These individuals are ones that are either not fully contributing or not contributing at all to their company’s defined-contribution (DC) pension plan. By not contributing, they’re passing up matching contributions from their employer
DC pension plans (as well as group RRSP plans) are typically funded by a combination of employer and employee contributions. Most plans provide “dollar for dollar” matching up to a prescribed limit. For example, an employer may provide an employee even matching up to $10,000 per year or eight per cent of their annual salary.
So take a second to think about the math here – if you put $10,000 into your plan each year, your employer puts an additional $10,000 in, that means you get a 100% return on your investments. Yet there are still far too many people passing up on this benefit.
Insurance company Sun Life Financial, the largest provider of group retirement services in Canada, administers more than 7,900 group plans that cover 980,000 members. They recently took a look at the DC pension plans they administer to see just how much money is being passed up on and estimated the total to be somewhere between $3- and $4-billion per year.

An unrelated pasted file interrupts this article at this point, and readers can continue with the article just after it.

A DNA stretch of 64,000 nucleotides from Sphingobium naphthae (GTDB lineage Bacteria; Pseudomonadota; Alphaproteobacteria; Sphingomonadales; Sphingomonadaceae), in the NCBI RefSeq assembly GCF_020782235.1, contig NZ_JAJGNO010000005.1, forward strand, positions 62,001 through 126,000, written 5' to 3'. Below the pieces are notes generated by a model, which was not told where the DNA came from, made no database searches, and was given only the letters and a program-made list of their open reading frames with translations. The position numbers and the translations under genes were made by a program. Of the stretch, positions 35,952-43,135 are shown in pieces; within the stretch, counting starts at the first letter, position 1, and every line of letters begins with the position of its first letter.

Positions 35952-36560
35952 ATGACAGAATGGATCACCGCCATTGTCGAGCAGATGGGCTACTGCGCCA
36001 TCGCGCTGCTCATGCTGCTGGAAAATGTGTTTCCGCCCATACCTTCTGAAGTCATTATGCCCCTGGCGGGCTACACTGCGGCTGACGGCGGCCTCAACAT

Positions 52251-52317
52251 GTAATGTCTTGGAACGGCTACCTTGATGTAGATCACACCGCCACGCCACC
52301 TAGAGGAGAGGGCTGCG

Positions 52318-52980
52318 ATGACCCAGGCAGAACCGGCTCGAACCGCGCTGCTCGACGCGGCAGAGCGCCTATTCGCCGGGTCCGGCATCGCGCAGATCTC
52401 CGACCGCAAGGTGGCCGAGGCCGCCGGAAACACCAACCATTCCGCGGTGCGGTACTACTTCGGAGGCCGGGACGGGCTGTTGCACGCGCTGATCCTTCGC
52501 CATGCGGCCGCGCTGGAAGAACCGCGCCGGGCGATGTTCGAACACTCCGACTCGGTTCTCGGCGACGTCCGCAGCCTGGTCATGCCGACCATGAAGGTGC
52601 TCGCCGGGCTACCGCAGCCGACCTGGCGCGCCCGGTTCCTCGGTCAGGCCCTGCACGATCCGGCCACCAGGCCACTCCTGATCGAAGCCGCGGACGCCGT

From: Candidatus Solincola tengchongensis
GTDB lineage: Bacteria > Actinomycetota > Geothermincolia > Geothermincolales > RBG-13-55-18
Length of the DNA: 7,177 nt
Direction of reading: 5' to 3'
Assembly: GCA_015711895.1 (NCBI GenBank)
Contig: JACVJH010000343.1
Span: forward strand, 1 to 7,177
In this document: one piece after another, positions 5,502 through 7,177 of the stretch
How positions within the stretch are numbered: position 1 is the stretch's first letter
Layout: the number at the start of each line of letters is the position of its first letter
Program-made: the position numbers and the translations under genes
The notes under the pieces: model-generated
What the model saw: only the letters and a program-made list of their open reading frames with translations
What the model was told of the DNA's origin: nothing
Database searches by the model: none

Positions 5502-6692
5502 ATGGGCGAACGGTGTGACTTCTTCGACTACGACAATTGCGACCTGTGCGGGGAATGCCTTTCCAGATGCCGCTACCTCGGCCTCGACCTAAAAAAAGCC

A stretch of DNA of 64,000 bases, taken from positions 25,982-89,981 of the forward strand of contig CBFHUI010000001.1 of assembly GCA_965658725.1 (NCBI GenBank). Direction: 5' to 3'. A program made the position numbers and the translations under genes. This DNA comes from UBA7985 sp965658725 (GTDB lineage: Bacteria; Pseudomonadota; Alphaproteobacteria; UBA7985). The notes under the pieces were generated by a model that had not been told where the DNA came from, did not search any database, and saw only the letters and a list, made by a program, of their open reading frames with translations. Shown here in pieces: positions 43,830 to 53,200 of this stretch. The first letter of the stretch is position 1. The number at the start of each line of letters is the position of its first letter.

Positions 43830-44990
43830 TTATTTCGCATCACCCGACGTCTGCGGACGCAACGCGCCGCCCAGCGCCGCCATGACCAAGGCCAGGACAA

If we could total up the amount of money being passed up on annually from all of the other DC plan providers nationwide it would be a far more staggering sum.
Participation rates in group savings plans tend to be in the 60% range and 20 to 25% of those who do take part are not making their maximum allowable contributions.
Many people not contributing will cite the lack of cash flow at the end of each month as their primary reason for not participating and they can’t stand the thought of any more money being deducted from their monthly paycheques. But are they really stopping to think about the alternative? Reaching retirement age without enough money saved up is a fate that is becoming more and more common.
If you find yourself not fully participating in your own company’s DC or group RRSP plan, consider sitting down with a Certified Financial Planner professional to re-evaluate your monthly cash flow and find a way to make it work.
Still not convinced? Then consider your company’s contribution matching as a raise to your salary – would you really say no to a raise?
This column is written by Michelle Weisheit CFP, IG Wealth Management and presents general information only and is not a solicitation to buy or sell any investments. Please contact your own advisor for specific advice about your situation.